RLS in middle aged women and attention deficit/hyperactivity disorder in their offspring

Xiang Gao, Kristen Lyall, Natalia Palacios, Arthur S. Walters, Alberto Ascherio

Research output: Contribution to journalArticle

13 Scopus citations

Abstract

Background: Previous studies have suggested that attention deficit/hyperactivity disorder (ADHD) and restless legs syndrome (RLS) could share some common genetic backgrounds, but the effect of these genetic components could be modest. To test this hypothesis, we conducted a large-scaled cross-sectional study to examine whether women with a child with ADHD had a higher risk of having RLS than women of unaffected children. Methods: We included 65,554 women free of diabetes, arthritis, and pregnancy in the current analyses. Information on RLS was assessed using a set of standardized questions. Participants were considered to have RLS if they met four RLS diagnostic criteria recommended by the International RLS Study Group and had restless legs ≥5. times/month. Information on ADHD in offspring was collected via questionnaire. Results: We observed a significant association between presence of ADHD in the offspring and risk of having RLS; the multivariate-adjusted OR for RLS was 1.27 (95% CI: 1.15, 1.41; P<0.0001), after adjusting for age, body mass index, number of deliveries during life time and other covariates. Conclusion: We found that mothers of children with ADHD had an increased risk of having RLS. Further studies are warranted to explore biological mechanisms underling this association.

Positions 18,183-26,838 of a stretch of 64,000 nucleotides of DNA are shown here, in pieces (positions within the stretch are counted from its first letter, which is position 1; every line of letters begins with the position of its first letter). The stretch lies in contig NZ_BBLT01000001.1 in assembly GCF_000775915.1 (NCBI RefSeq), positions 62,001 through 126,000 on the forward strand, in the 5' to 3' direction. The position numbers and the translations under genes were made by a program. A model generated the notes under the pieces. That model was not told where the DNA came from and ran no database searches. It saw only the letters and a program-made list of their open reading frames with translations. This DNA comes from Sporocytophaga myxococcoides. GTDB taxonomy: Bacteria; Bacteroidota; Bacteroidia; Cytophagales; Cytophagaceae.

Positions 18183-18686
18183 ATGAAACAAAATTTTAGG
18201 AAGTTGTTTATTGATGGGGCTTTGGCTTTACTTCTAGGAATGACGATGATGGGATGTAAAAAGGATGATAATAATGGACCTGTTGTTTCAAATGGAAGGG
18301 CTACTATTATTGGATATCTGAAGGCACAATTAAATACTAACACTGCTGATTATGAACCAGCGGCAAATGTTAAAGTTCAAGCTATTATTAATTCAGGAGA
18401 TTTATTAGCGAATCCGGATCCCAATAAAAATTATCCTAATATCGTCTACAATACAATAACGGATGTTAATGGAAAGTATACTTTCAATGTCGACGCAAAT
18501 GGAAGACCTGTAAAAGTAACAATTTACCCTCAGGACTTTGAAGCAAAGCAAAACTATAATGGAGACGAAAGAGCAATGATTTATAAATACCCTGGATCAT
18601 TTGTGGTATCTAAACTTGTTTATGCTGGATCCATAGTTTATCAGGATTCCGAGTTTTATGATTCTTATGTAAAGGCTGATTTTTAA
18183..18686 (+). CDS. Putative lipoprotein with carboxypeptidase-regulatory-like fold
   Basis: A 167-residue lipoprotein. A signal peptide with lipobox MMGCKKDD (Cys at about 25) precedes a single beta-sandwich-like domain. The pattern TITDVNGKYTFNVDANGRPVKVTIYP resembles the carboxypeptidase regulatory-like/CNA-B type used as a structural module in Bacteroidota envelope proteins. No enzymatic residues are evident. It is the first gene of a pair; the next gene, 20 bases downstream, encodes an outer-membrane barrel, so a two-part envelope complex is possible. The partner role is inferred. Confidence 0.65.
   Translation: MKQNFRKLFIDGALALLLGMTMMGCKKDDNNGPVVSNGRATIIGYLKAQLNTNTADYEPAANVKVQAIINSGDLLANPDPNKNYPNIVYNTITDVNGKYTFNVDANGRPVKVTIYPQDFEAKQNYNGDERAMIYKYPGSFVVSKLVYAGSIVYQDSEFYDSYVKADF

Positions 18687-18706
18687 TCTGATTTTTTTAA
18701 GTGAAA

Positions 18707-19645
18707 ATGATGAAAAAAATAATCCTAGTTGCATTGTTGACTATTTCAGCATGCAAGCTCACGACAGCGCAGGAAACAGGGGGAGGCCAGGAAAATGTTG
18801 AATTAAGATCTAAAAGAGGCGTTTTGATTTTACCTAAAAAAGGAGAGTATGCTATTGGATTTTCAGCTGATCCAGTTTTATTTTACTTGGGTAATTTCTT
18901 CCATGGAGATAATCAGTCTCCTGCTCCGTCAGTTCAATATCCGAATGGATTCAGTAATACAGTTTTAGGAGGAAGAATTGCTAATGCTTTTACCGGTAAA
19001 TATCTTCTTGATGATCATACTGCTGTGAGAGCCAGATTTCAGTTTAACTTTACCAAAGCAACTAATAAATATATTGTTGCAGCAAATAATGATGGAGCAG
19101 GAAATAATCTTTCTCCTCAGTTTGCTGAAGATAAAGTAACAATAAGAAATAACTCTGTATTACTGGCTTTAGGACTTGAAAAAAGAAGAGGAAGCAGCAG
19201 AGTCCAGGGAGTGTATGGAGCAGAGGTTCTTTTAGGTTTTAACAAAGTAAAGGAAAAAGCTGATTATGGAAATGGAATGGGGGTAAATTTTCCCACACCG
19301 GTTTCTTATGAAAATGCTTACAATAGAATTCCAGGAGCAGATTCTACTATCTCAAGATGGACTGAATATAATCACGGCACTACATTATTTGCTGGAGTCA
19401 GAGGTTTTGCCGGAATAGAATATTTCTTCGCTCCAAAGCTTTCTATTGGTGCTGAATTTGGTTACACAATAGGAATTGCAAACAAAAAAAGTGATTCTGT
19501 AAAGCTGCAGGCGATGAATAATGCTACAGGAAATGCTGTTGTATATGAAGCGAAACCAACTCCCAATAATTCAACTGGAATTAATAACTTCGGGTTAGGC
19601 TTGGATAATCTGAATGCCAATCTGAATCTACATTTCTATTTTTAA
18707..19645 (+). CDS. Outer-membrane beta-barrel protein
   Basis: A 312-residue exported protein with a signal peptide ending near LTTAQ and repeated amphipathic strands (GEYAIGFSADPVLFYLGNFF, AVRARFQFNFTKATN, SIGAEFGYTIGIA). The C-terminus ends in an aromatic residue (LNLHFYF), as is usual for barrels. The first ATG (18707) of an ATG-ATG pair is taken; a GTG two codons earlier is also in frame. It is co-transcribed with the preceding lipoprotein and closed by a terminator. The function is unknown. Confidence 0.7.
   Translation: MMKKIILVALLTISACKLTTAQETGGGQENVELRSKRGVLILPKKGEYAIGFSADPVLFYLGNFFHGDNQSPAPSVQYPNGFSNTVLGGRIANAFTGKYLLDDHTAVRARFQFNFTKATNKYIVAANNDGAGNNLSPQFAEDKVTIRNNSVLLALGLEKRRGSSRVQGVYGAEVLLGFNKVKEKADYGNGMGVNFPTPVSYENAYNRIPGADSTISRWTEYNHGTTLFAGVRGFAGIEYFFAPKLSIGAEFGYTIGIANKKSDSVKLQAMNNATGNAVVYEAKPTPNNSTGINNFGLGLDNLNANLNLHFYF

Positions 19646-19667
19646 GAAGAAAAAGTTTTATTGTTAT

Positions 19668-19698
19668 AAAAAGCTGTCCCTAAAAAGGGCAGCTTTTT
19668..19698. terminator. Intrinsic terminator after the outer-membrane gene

Original languageEnglish (US)
Pages (from-to)89-91
Number of pages3
JournalSleep Medicine
Volume12
Issue number1
DOIs
StatePublished - Jan 2011

All Science Journal Classification (ASJC) codes

  • Medicine(all)

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